It's the birthday of the Russian poet Anna Akhmatova, (books by this
author) born in a suburb of Odessa in 1888. She was a beautiful,
fashionable, 22-year-old woman when she published her first collection of
poetry in 1912. The book was filled with love poems inspired by her affair
with the then-unknown Italian painter Amedeo Modigliani, and no Russian
woman had ever written so frankly about love. Akhmatova became a celebrity
But within a few years, life in Russia became much more complicated, and
Akhmatova had a lot more to write about than love affairs. In her poem "In
Memoriam July 19, 1914" — about the start of World War I — she wrote, "We
grew a hundred years older in a single hour." After the Bolshevik
Revolution, most writers and intellectuals tried to flee the country, but
Akhmatova and her husband decided to stay. Her husband was shot in 1921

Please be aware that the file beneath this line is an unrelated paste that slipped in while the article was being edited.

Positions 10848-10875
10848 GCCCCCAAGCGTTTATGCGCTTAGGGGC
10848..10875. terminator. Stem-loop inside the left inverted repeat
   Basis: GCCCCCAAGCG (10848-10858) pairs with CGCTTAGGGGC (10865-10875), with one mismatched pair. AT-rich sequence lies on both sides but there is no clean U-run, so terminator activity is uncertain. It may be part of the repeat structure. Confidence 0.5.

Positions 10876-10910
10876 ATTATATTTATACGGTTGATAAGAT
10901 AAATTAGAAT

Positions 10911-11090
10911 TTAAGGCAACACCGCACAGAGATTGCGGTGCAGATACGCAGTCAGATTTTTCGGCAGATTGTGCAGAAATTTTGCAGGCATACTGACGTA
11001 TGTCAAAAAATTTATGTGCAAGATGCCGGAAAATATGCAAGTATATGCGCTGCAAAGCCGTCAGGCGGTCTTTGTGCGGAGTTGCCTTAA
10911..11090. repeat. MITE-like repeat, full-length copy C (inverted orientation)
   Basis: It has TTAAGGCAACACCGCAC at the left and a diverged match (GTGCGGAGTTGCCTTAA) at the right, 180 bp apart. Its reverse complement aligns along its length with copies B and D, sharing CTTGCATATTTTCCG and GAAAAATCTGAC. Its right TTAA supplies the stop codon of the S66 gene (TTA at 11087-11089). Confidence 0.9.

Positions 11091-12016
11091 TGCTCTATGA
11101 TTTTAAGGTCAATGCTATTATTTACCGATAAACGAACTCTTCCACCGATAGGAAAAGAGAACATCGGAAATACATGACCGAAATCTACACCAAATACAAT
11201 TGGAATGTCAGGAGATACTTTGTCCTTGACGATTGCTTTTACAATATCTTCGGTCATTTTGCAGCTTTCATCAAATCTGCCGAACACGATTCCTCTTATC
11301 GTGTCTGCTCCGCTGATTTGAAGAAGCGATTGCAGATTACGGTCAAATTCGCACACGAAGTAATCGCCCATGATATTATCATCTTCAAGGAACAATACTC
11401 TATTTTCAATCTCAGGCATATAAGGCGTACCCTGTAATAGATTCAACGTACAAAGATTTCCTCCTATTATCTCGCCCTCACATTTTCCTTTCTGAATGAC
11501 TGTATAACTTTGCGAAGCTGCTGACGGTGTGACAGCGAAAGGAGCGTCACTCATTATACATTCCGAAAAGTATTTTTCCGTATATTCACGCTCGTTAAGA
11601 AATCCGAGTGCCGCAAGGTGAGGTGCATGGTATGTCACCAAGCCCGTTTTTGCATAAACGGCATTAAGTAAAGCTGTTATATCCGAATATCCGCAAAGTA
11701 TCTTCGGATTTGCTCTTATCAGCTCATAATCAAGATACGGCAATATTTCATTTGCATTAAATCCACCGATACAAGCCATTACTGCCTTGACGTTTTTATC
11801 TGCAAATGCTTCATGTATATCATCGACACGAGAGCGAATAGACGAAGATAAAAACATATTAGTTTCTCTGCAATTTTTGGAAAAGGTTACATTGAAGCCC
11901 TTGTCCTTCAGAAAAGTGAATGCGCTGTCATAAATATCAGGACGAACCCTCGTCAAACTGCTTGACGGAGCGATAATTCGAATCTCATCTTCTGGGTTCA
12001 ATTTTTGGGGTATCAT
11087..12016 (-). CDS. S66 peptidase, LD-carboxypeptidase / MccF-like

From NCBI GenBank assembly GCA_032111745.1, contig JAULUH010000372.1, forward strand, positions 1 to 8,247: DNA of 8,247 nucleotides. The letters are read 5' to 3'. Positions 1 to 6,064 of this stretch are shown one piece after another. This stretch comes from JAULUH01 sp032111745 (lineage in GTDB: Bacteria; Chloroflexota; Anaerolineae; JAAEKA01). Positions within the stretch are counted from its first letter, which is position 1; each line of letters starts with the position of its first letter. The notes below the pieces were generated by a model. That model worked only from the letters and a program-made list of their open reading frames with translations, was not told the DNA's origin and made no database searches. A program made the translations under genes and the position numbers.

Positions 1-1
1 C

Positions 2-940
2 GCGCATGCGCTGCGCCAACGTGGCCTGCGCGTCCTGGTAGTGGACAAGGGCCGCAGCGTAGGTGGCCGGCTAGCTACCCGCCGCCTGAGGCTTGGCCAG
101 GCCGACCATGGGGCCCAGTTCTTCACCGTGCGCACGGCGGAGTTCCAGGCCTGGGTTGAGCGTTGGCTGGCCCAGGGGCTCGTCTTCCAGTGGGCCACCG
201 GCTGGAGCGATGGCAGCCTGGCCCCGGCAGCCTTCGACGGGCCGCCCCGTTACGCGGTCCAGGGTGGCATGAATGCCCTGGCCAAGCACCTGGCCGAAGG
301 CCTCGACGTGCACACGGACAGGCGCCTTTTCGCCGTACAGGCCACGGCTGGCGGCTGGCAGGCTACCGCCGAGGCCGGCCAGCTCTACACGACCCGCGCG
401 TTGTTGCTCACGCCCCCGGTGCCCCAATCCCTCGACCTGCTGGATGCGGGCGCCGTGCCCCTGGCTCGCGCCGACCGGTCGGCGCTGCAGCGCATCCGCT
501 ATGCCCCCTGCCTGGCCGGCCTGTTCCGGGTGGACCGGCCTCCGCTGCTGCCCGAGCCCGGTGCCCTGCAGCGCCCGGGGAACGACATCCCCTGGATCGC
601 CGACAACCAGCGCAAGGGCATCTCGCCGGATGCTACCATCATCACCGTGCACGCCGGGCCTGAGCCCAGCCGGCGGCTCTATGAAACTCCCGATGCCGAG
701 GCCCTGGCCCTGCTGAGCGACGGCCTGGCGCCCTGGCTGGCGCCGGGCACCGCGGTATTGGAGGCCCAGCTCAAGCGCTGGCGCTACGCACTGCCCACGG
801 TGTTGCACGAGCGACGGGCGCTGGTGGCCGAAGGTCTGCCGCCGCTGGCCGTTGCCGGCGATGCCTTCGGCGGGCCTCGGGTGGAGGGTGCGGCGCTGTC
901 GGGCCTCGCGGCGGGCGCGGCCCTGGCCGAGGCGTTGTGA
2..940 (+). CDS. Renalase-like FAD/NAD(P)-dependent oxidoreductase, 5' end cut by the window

for allegedly participating in an anti-Bolshevik plot, and the following
year, the government informed Akhmatova that she would no longer be able
to publish her poetry. She began working on translations and more or less
stopped writing her own poems.
Then Akhmatova's son was arrested by the government. She was horrified.
For 17 months, she went to the prison in Leningrad every day to try to get
news about her son's well-being. There were crowds of other women there,
doing the same thing, and one day a woman recognized Akhmatova as the
formerly famous poet.
Akhmatova later described the incident, writing, "A woman with bluish lips
standing behind me ... woke up from the stupor to which everyone had
succumbed and whispered in my ear, 'Can you describe this?'"
That woman's question helped inspire Akhmatova to begin writing her
10-poem cycle "Requiem," which many Russians consider the greatest piece
of literature written about Stalinist Russia.
Even though she wasn't allowed to publish her poetry, the government
remained suspicious of her activities. To take precautions that her poetry
would be preserved, she developed a system. Whenever she wrote a new poem,
she would invite a friend over to read and memorize it. Then, she would
burn the only copy.
By the end of her life, she had gained more freedom, and she'd become one
of the most renowned poets in the world. She died on the 13th anniversary
of Stalin's death, on March 5, 1966. A complete collection of her poetry
didn't come out in Soviet Union until the late 1980s.